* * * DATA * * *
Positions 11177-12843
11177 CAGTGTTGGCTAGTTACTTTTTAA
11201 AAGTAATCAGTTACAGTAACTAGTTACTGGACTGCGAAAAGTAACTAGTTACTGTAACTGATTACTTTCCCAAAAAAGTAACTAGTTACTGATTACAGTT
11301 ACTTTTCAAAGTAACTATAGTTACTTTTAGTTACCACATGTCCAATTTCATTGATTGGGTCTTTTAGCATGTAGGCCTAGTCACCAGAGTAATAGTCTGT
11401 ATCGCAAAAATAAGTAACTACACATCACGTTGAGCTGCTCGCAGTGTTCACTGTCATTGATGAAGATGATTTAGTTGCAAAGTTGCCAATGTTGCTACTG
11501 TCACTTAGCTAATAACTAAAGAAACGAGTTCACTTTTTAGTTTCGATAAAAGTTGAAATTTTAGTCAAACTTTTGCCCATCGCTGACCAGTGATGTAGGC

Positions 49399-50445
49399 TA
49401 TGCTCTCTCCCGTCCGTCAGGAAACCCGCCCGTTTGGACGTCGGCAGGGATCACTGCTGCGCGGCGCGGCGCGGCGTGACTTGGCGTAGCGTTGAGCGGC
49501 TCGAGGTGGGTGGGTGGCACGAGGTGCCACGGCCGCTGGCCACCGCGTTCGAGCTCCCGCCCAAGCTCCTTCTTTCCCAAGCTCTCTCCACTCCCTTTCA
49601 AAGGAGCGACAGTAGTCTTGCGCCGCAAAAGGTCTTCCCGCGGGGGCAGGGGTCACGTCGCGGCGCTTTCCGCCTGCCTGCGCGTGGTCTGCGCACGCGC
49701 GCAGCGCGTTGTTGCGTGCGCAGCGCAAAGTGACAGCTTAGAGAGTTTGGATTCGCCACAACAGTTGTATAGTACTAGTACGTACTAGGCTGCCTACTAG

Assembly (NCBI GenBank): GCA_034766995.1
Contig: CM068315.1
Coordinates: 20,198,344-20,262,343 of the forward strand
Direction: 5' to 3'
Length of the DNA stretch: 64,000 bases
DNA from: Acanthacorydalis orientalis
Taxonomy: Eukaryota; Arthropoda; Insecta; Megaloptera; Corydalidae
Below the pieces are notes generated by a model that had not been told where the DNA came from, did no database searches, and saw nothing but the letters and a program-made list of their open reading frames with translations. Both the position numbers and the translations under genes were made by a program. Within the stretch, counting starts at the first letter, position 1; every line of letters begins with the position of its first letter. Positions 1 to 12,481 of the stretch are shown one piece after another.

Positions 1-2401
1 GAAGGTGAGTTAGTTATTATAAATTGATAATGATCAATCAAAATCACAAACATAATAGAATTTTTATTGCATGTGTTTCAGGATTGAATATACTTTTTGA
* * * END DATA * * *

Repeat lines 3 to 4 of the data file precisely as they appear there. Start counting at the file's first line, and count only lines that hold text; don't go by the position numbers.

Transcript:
11201 AAGTAATCAGTTACAGTAACTAGTTACTGGACTGCGAAAAGTAACTAGTTACTGTAACTGATTACTTTCCCAAAAAAGTAACTAGTTACTGATTACAGTT
11301 ACTTTTCAAAGTAACTATAGTTACTTTTAGTTACCACATGTCCAATTTCATTGATTGGGTCTTTTAGCATGTAGGCCTAGTCACCAGAGTAATAGTCTGT